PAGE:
We’ve all heard that drinking 8 cups of water a day is the right amount for us, but is that really true? Let’s check how much water do you need daily!
I know I drink water like a horse, and I drink 3 to 5 cups with my midday meal alone. If I were to drink just eight glasses of water per day, I’d probably shrivel up and die from thirst. So how much water do I really need? How much you do you need?
Your Body Knows Best
Water is essential to life. It makes up a huge proportion of the human body, 75% in infants, up to 55% in the elderly.
When it comes to drinking water, listen to your body. It will tell you, “Hey pal, how about some hydration? I’m getting a bit parched over here!”
Your mouth will get a bit dry, and you’ll find that your head feels full of wool when you need to drink water bad. When it reaches this level, it means that you’re in serious need of hydration. In fact, if you notice that your mouth is very dry, your body is probably already suffering from a lack of water.
Your thirst is only noticeable when the concentration of your blood increases by about 2%, and dehydration only starts at about 5%.
Very few of us notice that our mouths are leathery and dry throughout the day, as we are fairly busy people. When we do notice, we usually take steps to drink more water, and we feel great that we’re solving our thirst problem.
However, drinking more water than we’re accustomed to can actually be good for our health!
Beyond dehydration, even scientists don’t truly know how hydration affects our overall health. Although, currently there is lots of research being conducted most prominently into the effect proper water intake may have on the prevention of chronic diseases.
The US Dietary Recommendations for water are pretty lax, considering they are based on a one time collection of blood samples that doesn’t take into consideration different age groups, activity level etc and many feel they should be further looked at and adjusted (source).
Just as the European Food Safety Authority (EFSA) has recently revised their existing recommendation due to the realization of how essential water is for life and health.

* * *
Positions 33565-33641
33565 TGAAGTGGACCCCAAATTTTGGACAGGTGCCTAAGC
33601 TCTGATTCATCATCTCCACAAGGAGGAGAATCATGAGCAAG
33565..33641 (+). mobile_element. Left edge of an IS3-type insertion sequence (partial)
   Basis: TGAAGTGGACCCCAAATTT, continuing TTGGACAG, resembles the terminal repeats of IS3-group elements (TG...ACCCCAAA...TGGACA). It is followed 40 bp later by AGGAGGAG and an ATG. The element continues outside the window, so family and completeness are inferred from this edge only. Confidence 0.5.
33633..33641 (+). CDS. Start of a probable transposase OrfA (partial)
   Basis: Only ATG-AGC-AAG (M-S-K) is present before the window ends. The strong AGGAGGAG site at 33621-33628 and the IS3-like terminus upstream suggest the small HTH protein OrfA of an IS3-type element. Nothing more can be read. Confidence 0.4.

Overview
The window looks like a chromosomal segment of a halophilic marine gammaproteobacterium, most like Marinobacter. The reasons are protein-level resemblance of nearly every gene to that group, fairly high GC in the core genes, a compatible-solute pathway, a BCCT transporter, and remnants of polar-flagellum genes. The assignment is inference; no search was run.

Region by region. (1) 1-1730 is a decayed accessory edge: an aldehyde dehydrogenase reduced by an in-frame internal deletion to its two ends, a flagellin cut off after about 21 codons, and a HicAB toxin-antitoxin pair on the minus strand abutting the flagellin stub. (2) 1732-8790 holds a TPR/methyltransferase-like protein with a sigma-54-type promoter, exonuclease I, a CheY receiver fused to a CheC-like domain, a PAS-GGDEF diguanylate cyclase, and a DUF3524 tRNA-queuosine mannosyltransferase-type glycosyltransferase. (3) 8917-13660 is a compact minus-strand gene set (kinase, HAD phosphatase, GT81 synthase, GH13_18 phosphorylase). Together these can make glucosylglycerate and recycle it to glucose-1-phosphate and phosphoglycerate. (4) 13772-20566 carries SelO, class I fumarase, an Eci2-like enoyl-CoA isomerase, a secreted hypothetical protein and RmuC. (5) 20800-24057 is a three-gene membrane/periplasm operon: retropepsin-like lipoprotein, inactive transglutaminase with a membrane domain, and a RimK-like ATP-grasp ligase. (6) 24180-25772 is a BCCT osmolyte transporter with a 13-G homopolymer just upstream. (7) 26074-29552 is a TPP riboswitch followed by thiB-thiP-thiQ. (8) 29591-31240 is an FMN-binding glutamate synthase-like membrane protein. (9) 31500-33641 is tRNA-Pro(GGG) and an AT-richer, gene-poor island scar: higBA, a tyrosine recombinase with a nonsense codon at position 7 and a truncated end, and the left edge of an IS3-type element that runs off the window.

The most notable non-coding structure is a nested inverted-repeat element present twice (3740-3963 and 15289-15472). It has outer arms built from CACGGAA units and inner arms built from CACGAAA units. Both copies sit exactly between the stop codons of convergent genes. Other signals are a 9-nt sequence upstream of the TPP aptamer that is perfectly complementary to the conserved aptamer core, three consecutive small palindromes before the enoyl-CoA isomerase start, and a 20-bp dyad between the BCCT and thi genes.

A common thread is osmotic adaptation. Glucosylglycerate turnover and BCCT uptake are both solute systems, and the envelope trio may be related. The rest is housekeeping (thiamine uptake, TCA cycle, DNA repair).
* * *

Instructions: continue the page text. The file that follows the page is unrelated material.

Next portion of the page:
The Importance of Water for Focus and Memory
Mild dehydration produces alterations in a number of important aspects of cognitive function such as concentration, alertness and short-term memory in children aged between 10 and 12 years, young adults aged between 18 and 25 years and in the oldest adults aged between 50 and 82 years.
In recent studies, participants were dehydrated to approximately 2.8% either through heat exposure or treadmill exercise. The results showed that “performance was impaired on tasks examining visual perception, short-term memory, and psychomotor ability.”
Water and Weight Loss
You’ve probably heard that drinking water can help to make weight loss easier, and studies in 2003, 2007, and 2008 proved that increasing water intake can help your body burn more calories, reduce the amount of food you eat, and speed up your metabolism. (source)
Water can help you to lose weight, but the primary way that it does so is by filling your stomach and stopping you from eating and drinking things that will increase your body’s calorie count.
So How Much is Enough?
The Institute of Medicine has determined how much water the average man or woman needs to drink to be healthy:
Men — The average man should drink 3.7 liters or 15 cups of water per day.
Women — The average woman should drink 2.7 liters or 11 cups of water per day.
That’s a lot more than the 8 cups that you’re used to drinking! The good news is that you don’t need to get all of your water just by drinking!
The recommendations above is for total water intake, which means liquid in all of its forms. The water can come from fruits, vegetables, coffee, tea, and, yes, even beer! (I know what I’m going to do to increase my liquid intake this weekend!)